3. The seasonal pattern of sales will be the inverse of the Healthy Potion drink (because it is considered to be a winter beverage). You will need to apply the principles of forecasting that are presented in the lecture in week 5, especially those principles that outline the application of seasonality to forecasting. (Hint: you will need to use the historical data from Healthy Potion provided in the handout for BE1 to determine seasonality for the coffee shop)
  4. You have decided to only sell long black coffees and lattes (with 200 mls of regular milk only).  This means that there are only two coffee products on offer. The selling price of the long blacks is $3, and the lattes is $4.
  5. The paper cup costs $0.01 each. The coffee in each cup costs $0.50 (it is premium coffee!) and the milk costs $0.15 for each latte.
  6. There will need to be one staff member in the coffee section. But the maximum volume any one person can achieve in any day is 700 cups. Anything beyond that will require additional staff members.
  7. If there are any other costs that you wish to include other than those listed, you will need to justify them, with appropriate referencing and reasoning.
  8. The coffee equipment is estimated to last for 5 years.
  9. Water costs are to be ignored. They are included in the rental.

In essence, since Sally is risk averse, she asks that you include in your report how long it will take to repay the loan from the bank that would be used to acquire the coffee equipment etc. Your report should be addressed to Sally and address the financial issues involved in the venture. It will, of necessity, include a spreadsheet where a 2 year (Quarter 1, 2014 to Quarter 4, 2015) financial model of the proposed venture is presented. (You should use the template provided on Blackboard for the structure of your report)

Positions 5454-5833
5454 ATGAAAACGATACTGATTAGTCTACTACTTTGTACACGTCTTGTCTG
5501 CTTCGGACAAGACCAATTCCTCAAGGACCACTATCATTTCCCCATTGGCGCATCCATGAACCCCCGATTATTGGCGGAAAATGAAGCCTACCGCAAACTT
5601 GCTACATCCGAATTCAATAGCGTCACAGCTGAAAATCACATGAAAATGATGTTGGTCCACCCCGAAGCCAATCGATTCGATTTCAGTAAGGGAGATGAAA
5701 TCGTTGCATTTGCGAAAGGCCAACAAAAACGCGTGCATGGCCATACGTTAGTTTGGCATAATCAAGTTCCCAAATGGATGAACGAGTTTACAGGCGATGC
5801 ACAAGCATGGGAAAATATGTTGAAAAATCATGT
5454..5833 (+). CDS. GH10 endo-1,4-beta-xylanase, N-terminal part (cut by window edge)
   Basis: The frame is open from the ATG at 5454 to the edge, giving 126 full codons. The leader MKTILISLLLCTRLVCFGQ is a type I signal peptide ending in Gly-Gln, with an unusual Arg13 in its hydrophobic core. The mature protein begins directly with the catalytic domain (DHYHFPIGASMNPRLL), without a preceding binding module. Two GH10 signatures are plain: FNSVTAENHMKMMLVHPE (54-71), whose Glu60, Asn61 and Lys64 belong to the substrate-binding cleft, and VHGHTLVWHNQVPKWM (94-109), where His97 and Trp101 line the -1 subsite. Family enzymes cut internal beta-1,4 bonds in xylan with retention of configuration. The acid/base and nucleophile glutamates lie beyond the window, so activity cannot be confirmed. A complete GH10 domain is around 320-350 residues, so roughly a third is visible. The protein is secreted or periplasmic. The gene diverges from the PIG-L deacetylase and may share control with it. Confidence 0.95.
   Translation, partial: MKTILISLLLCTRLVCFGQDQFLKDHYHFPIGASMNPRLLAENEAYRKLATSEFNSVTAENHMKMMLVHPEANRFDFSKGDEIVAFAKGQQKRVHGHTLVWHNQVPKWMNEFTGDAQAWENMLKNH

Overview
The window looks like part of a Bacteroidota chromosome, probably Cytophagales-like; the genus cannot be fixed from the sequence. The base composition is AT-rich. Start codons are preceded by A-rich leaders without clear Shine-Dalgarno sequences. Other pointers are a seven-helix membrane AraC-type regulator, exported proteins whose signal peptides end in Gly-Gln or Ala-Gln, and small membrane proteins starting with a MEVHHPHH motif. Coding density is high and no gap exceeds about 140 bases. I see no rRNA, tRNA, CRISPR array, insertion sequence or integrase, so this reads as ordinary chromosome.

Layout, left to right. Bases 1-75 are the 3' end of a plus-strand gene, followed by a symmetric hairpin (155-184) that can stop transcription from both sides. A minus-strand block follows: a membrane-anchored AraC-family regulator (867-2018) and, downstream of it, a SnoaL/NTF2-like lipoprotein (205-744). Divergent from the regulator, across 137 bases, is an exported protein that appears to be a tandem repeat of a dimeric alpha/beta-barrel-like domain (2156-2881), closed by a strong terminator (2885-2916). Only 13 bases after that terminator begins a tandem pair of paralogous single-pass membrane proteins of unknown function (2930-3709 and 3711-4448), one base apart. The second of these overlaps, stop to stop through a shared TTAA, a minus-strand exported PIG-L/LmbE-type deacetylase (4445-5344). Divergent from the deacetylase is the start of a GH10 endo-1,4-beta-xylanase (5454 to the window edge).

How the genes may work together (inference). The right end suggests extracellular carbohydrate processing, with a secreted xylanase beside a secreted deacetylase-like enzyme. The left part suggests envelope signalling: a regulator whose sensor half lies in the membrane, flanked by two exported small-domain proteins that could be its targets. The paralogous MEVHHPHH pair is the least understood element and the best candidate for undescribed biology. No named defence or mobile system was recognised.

Part B. (60%)

Whilst the opportunity to establish a coffee shop in conjunction with the existing shop excites Sally, she is also interested in expanding the Healthy Potion business product. She has observed that most of her customers return every few days to her store. They invariably report that they feel so much better, both physically and mentally, since they have been consuming the Healthy Potion drink. Whilst there appears to be no scientific evidence for this, Sally wonders whether there might be some truth to it. Accordingly, she has engaged the services of some noted academics from a prominent university to provide evidence that the Healthy Potion drink significantly improves physical and mental health.  With this evidence in hand, Sally envisages the product available being more widely available within Australia. She has (fortuitously!) heard of a bottling plant that will become available soon.  This plant is currently set up for bottling small (300ml and 600ml) products and would be ideal for the Healthy Potion drink. Sally believes that the farm in China will initially be able to supply the ingredient – but if the demand increases dramatically the ingredients can be sourced from India and Canada. The bottles can be sourced readily within Sydney.


Write a report to Sally that details the steps involved in creating a marketing strategy (based on the 4Ps) for this new venture. Outline your recommendations that emanate from that marketing strategy. (Please ensure that you include all relevant arguments and research to support your recommendations.)




Marking Criteria

  • The logic and rationale in calculating the financial considerations for expansion. The accuracy of the calculations in the worksheet. The spreadsheet must be included in the Word document in the Appendix.
  • The quality of discussion on any assumptions applied to the calculation.
  • The quality of recommended marketing strategy.
  • Application of relevant key concepts and frameworks.